I’ve posted this list before, but it never occurred to me that some of the men in our family might have fought on the “other side”. I recently found this account of Mr. Wiert Banta, a famous Tory!
Banta Men in the Revolutionary War
(from A Frisian Family by Theodore M. Banta, 1893)
Hendrick Banta (NY) First Lieutenant in the Twelfth Regiment New York State.
John Banta (NY) Sergeant in the Twelfth Regiment, New York State.
Hildebrant Banta (NY) Served under Captain Fonda in the New York Regiment.
Daniel Banta (Bergen,NJ) Wounded in the leg during the attack on Fort Lee and later received a pension of $80 per year.
Dirck Banta (NJ)
Hendrick Banta (NJ)
John Banta (Bergen, NJ)
Peter Banta (NJ) Served as a scout.
Samuel Banta (NJ)
Wiert Banta (NJ)*
Abraham Banta (NJ)Served in the militia under several different commanders.
John Banta (Essex, NJ) Soldier in Captain Herring’s Company, Second New Jersey Regiment.
Daniel (Essex, NJ)
Abraham Banta (PA) In Captain Hugh Campbell’s Company of the 2nd Battalion of York County, Pa.
Cornelius Banta (PA)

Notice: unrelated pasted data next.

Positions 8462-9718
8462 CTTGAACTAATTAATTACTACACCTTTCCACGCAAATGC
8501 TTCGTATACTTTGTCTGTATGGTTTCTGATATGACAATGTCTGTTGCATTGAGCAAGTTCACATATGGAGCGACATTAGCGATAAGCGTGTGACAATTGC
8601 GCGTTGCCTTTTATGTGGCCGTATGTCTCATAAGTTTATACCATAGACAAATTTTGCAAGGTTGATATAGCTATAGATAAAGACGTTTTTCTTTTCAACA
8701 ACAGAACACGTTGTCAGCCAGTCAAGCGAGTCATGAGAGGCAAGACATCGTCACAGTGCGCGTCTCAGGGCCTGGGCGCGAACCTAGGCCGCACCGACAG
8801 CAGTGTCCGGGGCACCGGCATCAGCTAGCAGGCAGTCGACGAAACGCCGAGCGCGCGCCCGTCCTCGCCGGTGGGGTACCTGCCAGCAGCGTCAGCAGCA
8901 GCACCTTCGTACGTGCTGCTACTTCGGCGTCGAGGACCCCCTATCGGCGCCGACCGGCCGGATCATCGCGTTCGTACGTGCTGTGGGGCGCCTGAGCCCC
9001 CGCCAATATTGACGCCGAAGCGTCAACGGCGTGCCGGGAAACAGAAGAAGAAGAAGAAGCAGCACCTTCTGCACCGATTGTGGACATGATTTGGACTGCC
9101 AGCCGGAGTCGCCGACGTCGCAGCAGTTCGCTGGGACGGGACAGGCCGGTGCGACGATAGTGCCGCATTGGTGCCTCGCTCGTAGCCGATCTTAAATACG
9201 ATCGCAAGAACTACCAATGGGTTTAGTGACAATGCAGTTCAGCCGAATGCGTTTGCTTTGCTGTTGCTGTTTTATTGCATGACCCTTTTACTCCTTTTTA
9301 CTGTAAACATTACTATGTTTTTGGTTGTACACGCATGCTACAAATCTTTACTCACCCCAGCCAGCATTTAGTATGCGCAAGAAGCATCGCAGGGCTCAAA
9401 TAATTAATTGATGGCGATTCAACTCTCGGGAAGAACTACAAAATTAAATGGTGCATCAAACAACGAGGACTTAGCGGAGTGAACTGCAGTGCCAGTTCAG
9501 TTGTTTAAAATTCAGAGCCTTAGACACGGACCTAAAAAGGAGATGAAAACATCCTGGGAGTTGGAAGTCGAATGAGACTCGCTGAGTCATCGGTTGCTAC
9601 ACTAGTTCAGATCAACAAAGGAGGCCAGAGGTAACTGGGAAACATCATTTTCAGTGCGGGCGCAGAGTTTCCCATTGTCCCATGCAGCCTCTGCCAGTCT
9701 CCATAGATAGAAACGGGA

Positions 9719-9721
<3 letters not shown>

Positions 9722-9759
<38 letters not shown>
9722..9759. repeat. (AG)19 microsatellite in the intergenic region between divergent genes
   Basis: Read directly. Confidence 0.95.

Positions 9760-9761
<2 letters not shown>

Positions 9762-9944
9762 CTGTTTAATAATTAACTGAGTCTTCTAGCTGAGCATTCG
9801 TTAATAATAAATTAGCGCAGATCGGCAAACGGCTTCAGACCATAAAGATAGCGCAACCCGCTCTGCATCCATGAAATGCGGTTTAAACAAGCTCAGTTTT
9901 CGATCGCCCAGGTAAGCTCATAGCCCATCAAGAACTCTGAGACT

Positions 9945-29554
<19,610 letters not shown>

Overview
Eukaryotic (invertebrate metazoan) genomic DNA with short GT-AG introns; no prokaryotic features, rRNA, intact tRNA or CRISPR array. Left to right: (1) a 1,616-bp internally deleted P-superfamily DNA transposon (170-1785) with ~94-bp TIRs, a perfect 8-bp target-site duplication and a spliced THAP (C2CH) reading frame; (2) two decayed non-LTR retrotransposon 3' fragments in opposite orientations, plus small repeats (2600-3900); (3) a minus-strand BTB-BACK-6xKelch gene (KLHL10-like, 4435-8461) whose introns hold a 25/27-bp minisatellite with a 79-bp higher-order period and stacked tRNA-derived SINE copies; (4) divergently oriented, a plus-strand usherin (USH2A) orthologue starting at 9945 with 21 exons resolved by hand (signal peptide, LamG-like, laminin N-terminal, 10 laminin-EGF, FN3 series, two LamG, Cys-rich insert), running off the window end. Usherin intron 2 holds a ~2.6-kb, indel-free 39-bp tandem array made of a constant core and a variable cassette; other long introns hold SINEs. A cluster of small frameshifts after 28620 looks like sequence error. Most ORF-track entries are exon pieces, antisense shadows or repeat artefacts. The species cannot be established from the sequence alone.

John Banta (PA)
“Going down in American history as one of the most notorious and daring of the Tory marauders and spies was Wiert C. Banta. He was the great-grandson of the original Cornelius Epke (brother of my ancestor), and had been born in the Sluckup area of the valley, west of the Hackensack River (NJ), in 1743. At the age of 23 he had gone to New York to become a carpenter and there married Elizabeth Mildeburger. In 1774, in New York, he was involved in a disturbance with some violent patriots and as a result he had to leave the city hastily in order to avoid being tarred and feathered. He was put in jail at the beginning of the war as a “dangerous Tory”, but after 10 months in the Albany prison he escaped. He then joined with Colonel VanBuskirk, an officer for the British and a fellow Dutchman, against his former neighbors and family and acted as a guide for the enemy in their raids on the Dutch neighborhood. Wiert was later wounded when a musket ball penetrated his knee. He escaped to Nova Scotia with others, across Lake Ontario, in a small sailing vessel and there spent the rest of his days.” Banta Pioneers, Elsa M. Banta, 1983